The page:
There are reports that over 10,000 protesters have been arrested since protests began. CIVICUS is concerned by the arbitrary arrests of thousands of protesters, including 20 members of the press. There are numerous cases of journalists being deliberately targeted by law enforcement agencies and at least 125 press freedom violations have been reported since the start of the protests.

    Demonstrations have broken out across the world in solidarity with the US protesters and their demands for justice and accountability. Our recently released State of Civil Society Report 2020 highlights the importance of people’s movements in demanding change. CIVICUS supports the right of protesters around the globe to peacefully and safely assemble during lockdown:

    “These protests are a call to action to address systemic racism and unprovoked violence experienced by the Black community in the US and beyond. A systemic reckoning with unaddressed notions of white supremacy is needed,” Tiwana continued.  

    As a matter of urgency, CIVICUS calls on authorities to respect the rights of freedom of assembly and expression. We urge systemic reforms to address police impunity, militarisation and institutional racism. The deliberate targeting of journalists must also end, as must the incendiary language used by President Trump and other politicians.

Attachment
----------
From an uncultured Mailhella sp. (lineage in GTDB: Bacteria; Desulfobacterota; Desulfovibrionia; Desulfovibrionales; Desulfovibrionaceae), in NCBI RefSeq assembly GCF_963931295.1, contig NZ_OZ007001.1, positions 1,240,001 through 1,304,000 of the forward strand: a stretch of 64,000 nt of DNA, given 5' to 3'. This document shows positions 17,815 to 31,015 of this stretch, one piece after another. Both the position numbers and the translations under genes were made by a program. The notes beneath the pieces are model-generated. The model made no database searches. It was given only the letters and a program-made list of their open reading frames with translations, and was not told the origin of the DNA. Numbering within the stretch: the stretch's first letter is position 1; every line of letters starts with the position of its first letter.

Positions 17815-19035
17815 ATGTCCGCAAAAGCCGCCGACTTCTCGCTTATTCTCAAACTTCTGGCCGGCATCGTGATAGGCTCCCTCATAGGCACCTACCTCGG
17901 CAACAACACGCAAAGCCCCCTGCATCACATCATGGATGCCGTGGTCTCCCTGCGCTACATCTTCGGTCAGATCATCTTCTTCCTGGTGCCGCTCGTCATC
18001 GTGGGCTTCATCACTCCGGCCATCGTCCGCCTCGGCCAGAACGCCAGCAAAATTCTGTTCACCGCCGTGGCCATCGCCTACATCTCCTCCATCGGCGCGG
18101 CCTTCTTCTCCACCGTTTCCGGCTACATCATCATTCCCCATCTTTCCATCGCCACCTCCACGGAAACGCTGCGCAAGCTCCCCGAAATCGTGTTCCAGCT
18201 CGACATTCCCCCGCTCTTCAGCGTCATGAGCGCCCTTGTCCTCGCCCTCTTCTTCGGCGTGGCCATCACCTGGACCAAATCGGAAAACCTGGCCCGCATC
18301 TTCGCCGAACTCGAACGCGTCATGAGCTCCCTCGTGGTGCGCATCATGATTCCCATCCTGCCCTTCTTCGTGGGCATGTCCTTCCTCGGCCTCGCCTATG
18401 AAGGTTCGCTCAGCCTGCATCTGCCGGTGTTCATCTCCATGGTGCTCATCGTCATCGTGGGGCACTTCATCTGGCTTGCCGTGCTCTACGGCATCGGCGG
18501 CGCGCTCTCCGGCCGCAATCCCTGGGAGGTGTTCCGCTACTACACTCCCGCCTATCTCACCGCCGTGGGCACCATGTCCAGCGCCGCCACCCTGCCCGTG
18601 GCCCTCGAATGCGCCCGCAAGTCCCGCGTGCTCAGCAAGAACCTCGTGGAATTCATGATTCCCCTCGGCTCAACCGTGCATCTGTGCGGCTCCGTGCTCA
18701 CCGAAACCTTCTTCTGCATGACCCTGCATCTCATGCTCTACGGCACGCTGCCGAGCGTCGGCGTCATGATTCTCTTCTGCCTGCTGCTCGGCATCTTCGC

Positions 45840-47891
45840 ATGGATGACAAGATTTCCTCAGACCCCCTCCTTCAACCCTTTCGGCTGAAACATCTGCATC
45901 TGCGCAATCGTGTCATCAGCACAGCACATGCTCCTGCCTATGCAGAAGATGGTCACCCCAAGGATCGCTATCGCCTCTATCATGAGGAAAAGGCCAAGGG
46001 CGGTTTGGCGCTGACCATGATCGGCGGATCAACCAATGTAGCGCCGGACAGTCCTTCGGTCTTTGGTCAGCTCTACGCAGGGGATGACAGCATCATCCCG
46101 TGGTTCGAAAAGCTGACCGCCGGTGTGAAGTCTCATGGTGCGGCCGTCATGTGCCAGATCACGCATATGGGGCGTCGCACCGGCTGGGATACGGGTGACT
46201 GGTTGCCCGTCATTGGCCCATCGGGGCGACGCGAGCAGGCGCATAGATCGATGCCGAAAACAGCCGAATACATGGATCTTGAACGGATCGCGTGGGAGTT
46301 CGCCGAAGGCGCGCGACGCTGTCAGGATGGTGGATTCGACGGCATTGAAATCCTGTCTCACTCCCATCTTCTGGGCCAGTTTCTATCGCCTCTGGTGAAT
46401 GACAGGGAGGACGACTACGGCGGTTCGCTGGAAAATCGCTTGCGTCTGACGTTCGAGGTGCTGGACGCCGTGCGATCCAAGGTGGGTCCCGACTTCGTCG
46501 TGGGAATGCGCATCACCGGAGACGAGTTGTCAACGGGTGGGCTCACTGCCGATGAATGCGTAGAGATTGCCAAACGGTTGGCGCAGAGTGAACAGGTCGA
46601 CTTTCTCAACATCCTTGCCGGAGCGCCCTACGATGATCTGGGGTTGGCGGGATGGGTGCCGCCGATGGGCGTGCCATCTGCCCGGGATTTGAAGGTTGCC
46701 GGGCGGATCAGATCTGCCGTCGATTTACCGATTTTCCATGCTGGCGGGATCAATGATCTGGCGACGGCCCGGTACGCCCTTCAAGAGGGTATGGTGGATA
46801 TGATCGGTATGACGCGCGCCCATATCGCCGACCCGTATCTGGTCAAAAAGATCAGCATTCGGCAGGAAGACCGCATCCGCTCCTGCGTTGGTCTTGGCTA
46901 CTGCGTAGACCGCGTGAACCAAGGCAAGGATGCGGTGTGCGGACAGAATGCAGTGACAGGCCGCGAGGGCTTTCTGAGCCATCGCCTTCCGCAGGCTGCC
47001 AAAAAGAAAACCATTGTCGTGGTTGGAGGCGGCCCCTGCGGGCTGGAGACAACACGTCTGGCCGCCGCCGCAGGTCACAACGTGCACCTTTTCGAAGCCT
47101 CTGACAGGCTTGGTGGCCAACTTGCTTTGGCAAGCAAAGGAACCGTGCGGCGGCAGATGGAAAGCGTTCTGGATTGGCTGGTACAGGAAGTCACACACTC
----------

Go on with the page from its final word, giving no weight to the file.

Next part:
We also call on law enforcement agencies to stop using violent methods to disperse protesters and call for an investigation into the unwarranted use of force.

    About CIVICUS

    CIVICUS is a global alliance of civil society organisations and activists dedicated to strengthening citizen action and civil society throughout the world. We have over 9000 members across the globe. The CIVICUS Monitor is our online platform that tracks threats to the freedoms of assembly, association and expression across 196 countries. Civic space in the United States is currently rated as narrowed by the research and ratings platform.

     

  • LEBANON: ‘Increased popular awareness is irreversible, it will remain despite any setbacks’

    CIVICUS speaks with Ziad Abdel Samad, Executive Director of the Arab NGO Network for Development (ANND), and Zahra Bazzi, ANND ProgrammesManager, about the protests that began in Lebanon in October 2019, the changes achieved and the challenges encountered.ANND is a regional network that brings together nine national networks (encompassing 250 organisations) and 23 civil society organisations (CSOs) in 12 countries. It was established in 1997 and since 2000 has had its headquarters in Beirut, Lebanon. It promotes the role of civil society and the values of democracy, human rights and sustainable development in the region, and advocates for socio-economic reforms aimed at sustainable development and gender justice, with a rights-based approach.

    Ziad Abdel Samad Zahra Bazzi

    What triggered the protests that began in October 2019?